Step 2: data processing and data integrity checking

Depending on the type of uploaded data, different processing strategies can be employed to convert the raw numbers into a data matrix suitable for downstream analysis. For compound concentration lists, the data can be used immediately after MetaboAnalyst's data integrity check. For binned spectral data, a linear filter is first applied in order to remove baseline noise. This is done because most data processing algorithms do not work properly with many near-zero values. For NMR and/or MS peak lists, MetaboAnalyst first groups the peaks across all samples based on their positions. For GC–MS and LC–MS spectra or total ion chromatograms, the program performs peak detection, peak grouping, and retention time correction sequentially using the popular XCMS package (14). Users can adjust the default parameters for each processing step.

Often there are large numbers of missing values in a typical quantitative metabolomics dataset (10–40% in our experience). Most of these missing values are due to various compounds in certain samples being below the instrument detection limits. To allow selected analyses to proceed (without divide-by-zero problems) these missing values are replaced by the half of the minimum value found in the dataset by default. We also implemented a variety of methods which enable users to manually or automatically perform missing value exclusion, missing value replacement, as well as missing value imputation by Probabilistic PCA (PPCA), Bayesian PCA (BPCA) and Singular Value Decomposition Imputation (SVDImpute) (15,16). In addition, as part of the data integrity check, MetaboAnalyst also verifies class labels and pair specification (if applicable) to make sure all the required information is present and consistent before proceeding to the next step.

Step 3: data normalization

At this stage, the uploaded data is compiled into a table in which each sample is formally represented by a row and each feature identifies a column. With the data structured in this format, two types of data normalization protocols—row-wise normalization and column-wise normalization—may be used. These are often applied sequentially to reduce systematic variance and to improve the performance for downstream statistical analysis. Row-wise normalization aims to normalize each sample (row) so that it is comparable to the other. Four commonly used metabolomic normalization methods have been implemented in MetaboAnalyst, including normalization to a constant sum, normalization to a reference sample (probabilistic quotient normalization) (17), normalization to a reference feature (creatinine or an internal standard) and sample-specific normalization (dry weight or tissue volume). In contrast to row-wise normalization, column-wise normalization aims to make each feature (column) more comparable in magnitude to the other. Four widely-used methods are offered in MetaboAnalyst—log transformation, auto-scaling, Pareto scaling and range scaling. Given the vast dynamic range of many features (compound concentration or ion abundance) in metabolomics data, normalization is highly recommended. The effects and utility of these different normalization strategies have been discussed in detail elsewhere (18) and are described further in MetaboAnalyst's online tutorials.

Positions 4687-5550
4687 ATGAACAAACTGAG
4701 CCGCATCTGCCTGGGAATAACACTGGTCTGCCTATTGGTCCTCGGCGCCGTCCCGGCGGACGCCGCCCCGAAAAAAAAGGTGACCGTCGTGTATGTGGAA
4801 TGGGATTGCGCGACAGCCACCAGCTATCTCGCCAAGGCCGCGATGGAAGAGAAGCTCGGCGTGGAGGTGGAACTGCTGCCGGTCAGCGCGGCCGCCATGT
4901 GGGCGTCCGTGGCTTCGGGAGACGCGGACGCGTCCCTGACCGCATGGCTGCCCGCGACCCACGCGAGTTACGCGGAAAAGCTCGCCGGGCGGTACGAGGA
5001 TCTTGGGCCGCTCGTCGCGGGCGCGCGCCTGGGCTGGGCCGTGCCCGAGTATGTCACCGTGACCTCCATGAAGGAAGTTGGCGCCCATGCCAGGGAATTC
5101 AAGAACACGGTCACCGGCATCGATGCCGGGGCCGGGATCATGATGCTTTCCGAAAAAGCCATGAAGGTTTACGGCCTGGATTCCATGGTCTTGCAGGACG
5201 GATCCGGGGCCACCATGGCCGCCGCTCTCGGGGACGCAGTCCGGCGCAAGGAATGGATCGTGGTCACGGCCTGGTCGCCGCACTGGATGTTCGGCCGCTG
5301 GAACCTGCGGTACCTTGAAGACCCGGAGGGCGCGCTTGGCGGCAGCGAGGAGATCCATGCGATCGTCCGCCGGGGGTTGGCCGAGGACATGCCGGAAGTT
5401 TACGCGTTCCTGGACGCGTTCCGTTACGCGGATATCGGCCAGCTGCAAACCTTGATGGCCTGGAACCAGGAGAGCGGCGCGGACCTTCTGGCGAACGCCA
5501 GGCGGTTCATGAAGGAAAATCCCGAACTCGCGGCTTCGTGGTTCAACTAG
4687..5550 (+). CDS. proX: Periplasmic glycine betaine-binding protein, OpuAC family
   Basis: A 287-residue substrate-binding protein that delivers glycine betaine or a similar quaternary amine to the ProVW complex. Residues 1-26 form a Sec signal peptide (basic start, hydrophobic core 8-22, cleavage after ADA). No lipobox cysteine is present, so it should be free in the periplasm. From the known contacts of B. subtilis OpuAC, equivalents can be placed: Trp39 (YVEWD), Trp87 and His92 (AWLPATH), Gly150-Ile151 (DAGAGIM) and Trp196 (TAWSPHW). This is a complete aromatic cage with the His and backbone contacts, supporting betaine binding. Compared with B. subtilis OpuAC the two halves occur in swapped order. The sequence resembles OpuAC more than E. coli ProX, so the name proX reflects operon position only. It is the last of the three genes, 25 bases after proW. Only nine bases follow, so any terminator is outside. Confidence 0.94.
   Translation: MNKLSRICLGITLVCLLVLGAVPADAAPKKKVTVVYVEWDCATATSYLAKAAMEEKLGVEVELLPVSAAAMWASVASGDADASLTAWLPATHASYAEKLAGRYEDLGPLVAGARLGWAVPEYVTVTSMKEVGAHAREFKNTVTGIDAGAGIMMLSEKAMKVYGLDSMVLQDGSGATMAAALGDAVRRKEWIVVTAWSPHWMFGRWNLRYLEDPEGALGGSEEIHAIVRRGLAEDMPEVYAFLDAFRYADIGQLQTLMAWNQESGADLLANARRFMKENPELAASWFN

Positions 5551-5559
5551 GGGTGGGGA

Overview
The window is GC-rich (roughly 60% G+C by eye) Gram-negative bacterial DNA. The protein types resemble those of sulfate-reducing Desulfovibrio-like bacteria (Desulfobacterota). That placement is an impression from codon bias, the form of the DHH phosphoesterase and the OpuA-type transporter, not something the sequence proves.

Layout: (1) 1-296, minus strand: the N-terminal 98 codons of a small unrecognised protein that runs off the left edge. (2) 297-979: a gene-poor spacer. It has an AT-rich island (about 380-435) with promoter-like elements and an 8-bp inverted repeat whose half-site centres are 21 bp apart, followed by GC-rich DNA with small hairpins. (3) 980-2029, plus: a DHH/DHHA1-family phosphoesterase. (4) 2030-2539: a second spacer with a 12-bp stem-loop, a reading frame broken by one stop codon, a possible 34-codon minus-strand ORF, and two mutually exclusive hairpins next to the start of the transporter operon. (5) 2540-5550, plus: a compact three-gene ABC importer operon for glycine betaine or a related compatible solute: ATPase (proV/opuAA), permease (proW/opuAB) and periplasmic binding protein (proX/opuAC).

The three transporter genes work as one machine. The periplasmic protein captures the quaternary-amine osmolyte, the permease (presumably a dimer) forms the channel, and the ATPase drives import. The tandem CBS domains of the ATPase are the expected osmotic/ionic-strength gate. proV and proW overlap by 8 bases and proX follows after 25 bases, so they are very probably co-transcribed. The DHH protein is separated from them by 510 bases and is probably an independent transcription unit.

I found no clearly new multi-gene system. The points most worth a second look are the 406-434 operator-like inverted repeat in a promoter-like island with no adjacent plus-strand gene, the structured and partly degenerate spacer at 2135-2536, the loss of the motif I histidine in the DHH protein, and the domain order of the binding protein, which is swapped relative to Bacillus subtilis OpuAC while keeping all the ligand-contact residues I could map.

Step 4: data analysis

MetaboAnalyst's data analysis module is a collection of well-established statistical and machine learning algorithms that have been shown to be particularly robust for high-dimensional data analysis. These algorithms are organized into five analysis ‘paths’ for users to explore.

Univariate analysis path